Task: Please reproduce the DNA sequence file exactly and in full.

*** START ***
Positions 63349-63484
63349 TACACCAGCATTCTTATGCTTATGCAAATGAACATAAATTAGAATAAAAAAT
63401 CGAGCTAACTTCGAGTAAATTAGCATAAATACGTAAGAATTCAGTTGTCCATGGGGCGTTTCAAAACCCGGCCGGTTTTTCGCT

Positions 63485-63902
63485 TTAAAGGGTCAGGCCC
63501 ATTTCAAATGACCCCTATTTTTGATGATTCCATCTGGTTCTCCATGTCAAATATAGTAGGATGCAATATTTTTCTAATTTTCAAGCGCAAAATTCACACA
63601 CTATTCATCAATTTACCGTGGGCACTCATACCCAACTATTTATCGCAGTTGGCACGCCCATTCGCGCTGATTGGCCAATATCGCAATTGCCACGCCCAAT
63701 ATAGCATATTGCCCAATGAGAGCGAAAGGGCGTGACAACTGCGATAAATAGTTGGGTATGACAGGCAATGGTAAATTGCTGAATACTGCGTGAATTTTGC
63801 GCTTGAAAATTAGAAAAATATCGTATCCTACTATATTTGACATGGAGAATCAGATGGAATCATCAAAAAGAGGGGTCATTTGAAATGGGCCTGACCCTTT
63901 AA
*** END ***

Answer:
Positions 63349-63484
63349 TACACCAGCATTCTTATGCTTATGCAAATGAACATAAATTAGAATAAAAAAT
63401 CGAGCTAACTTCGAGTAAATTAGCATAAATACGTAAGAATTCAGTTGTCCATGGGGCGTTTCAAAACCCGGCCGGTTTTTCGCT

Positions 63485-63902
63485 TTAAAGGGTCAGGCCC
63501 ATTTCAAATGACCCCTATTTTTGATGATTCCATCTGGTTCTCCATGTCAAATATAGTAGGATGCAATATTTTTCTAATTTTCAAGCGCAAAATTCACACA
63601 CTATTCATCAATTTACCGTGGGCACTCATACCCAACTATTTATCGCAGTTGGCACGCCCATTCGCGCTGATTGGCCAATATCGCAATTGCCACGCCCAAT
63701 ATAGCATATTGCCCAATGAGAGCGAAAGGGCGTGACAACTGCGATAAATAGTTGGGTATGACAGGCAATGGTAAATTGCTGAATACTGCGTGAATTTTGC
63801 GCTTGAAAATTAGAAAAATATCGTATCCTACTATATTTGACATGGAGAATCAGATGGAATCATCAAAAAGAGGGGTCATTTGAAATGGGCCTGACCCTTT
63901 AA